And when it comes to individual newspapers, Campbell showed none of the reticence of Tony Blair – who was accused of being ‘cowardly’ for critiquing the Independent in his speech rather than the Daily Mail. No such shyness from the ex Director of Communications: “I think the Mail is evil” he said. The Mail group, Campbell continued, bears significant responsibility for the “denigration of cultural and political life” in Britain. It is, he said, “the real poison”.
But though he called for the ‘culture of negativity’ that characterizes today’s media to be challenged, Campbell was unable to come up with any suggestions as to how we should do this. Indeed taking his lead from Rupert Murdoch, Campbell seemed to throw his hands in the air and write the future of the media off as too “chaotic” to control. This is surely too fatalistic.
But it does illustrate the paralysis affecting many of those within the media right now. What to do about the oodles of space that now needs to be filled? How to cope with the demand for speed with which the news can – and so has to – be delivered?
It is these technological and structural changes that have led to many of the problems with standards. The need to fill space makes news necessarily speculative and repetitive (and, Campbell suggested, more predictable). The need for speed militates against the journalists’ discipline of verification. ‘If true…’ Campbell pointed out, have become the most over-used two words in news. All media outlets, from the BBC through to the Mail, publish allegations without verifying them and then qualify them with the caveat ‘if true…’. For Campbell, this exemplifies the insubstantial nature of today’s media.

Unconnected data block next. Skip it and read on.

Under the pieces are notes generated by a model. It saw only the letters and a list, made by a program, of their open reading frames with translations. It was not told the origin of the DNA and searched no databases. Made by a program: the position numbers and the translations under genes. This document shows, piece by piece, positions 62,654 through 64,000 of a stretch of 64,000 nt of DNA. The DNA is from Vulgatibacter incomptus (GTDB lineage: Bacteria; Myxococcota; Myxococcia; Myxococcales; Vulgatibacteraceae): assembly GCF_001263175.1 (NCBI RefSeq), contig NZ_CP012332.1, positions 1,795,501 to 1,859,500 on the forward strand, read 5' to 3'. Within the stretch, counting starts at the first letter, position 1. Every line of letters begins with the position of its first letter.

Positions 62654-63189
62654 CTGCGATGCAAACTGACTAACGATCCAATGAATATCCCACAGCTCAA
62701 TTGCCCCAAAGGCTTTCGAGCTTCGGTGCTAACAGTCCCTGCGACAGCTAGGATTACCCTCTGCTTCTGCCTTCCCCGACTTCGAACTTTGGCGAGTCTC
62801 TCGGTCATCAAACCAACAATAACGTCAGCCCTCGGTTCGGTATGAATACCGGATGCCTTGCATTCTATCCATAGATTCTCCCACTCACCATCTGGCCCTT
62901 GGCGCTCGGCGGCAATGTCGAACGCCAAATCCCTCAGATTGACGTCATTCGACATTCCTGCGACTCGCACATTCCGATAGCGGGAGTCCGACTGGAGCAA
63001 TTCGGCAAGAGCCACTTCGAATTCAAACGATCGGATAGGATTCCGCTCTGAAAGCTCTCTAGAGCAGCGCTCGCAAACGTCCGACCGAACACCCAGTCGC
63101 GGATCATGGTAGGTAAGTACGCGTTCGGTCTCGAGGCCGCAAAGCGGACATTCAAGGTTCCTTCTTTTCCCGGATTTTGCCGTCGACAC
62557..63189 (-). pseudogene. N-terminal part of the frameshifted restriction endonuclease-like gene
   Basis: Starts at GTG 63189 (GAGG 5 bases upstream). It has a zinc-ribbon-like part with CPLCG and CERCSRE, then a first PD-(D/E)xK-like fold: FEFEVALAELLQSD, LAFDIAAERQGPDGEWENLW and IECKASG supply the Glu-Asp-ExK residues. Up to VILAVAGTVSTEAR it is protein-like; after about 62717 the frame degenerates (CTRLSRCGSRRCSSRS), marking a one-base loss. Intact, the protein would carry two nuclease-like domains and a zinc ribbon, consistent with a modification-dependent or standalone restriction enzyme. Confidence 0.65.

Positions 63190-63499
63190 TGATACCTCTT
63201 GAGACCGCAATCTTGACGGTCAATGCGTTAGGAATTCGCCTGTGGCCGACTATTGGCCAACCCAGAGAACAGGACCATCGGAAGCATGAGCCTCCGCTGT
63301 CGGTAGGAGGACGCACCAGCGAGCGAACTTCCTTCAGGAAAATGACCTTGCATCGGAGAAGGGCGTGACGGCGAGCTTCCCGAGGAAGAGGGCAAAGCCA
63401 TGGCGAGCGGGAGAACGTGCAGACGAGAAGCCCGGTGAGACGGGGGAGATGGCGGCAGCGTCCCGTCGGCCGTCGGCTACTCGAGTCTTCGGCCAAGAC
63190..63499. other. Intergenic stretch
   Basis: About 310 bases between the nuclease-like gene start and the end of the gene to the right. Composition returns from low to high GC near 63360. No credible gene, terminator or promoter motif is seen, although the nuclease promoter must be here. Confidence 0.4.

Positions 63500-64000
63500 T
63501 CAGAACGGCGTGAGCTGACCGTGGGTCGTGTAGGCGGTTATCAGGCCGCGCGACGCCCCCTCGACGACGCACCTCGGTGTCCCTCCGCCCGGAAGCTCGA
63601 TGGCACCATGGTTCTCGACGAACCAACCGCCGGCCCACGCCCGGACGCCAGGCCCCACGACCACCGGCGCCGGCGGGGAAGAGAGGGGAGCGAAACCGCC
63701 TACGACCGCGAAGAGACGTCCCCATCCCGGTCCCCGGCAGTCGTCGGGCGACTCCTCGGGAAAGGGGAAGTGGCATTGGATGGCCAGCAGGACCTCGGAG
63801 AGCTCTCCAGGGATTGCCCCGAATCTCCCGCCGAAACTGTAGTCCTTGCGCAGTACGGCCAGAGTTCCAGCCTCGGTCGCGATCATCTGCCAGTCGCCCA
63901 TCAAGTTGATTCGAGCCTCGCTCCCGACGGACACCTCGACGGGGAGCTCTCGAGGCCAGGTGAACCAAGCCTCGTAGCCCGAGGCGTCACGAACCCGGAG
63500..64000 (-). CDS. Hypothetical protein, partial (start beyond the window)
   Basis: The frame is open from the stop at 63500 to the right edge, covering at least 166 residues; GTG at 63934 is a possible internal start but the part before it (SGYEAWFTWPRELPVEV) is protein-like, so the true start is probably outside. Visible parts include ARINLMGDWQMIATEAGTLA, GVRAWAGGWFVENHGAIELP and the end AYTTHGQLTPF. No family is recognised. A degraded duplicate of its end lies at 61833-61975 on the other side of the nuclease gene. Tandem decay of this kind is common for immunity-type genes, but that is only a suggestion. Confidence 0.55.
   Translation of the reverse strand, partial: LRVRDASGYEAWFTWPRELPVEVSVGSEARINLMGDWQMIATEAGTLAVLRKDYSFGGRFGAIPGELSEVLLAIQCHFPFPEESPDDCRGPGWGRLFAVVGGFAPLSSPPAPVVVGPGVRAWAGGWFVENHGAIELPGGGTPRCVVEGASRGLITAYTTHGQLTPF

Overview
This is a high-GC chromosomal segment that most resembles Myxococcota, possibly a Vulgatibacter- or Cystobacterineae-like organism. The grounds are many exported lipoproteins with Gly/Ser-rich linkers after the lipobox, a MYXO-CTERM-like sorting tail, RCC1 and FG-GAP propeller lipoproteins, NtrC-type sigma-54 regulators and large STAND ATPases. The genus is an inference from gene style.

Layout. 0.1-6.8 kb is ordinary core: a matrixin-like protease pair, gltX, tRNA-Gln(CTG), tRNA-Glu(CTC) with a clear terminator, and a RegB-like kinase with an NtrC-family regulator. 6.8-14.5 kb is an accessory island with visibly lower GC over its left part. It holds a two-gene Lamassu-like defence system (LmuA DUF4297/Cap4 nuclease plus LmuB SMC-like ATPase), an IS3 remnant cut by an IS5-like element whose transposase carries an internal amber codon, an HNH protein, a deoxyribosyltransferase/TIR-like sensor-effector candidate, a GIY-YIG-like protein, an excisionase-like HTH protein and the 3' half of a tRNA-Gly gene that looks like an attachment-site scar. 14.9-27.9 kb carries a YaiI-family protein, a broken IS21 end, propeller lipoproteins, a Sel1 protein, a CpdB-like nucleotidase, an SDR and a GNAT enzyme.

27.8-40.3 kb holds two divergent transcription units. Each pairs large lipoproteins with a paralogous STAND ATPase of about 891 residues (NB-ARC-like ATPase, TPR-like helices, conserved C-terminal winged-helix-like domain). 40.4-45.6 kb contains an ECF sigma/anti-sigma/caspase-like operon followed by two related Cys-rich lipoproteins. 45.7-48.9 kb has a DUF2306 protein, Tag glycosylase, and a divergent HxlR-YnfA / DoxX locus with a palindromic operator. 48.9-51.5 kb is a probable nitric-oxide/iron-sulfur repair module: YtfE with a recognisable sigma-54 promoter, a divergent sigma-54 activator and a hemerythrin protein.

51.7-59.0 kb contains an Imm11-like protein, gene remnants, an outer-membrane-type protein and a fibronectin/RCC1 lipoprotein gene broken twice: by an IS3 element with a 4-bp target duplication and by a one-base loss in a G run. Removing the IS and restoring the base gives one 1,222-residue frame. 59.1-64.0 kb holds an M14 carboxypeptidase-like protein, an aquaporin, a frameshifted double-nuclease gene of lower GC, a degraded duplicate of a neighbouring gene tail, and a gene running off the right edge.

Of course mixed in with these perceptive comments about the media were some galling Campbell-isms which helped remind you to remain sceptical. It was difficult to accept, for example, his protestations that he had not hectored the BBC before, during and after Iraq. And his description of Tony Blair’s relationship with Rupert Murdoch was simultaneously frank and dissembling. Tony Blair’s “like anyone else” he said, “he just finds some people more interesting then others… and he found Rupert Murdoch more interesting”.
But Campbell’s lament about the state of the media should not simply be dismissed because of his own history, however flawed. Neither should his identification of some of the (other) culprits. The only thing we should ignore is his fatalism.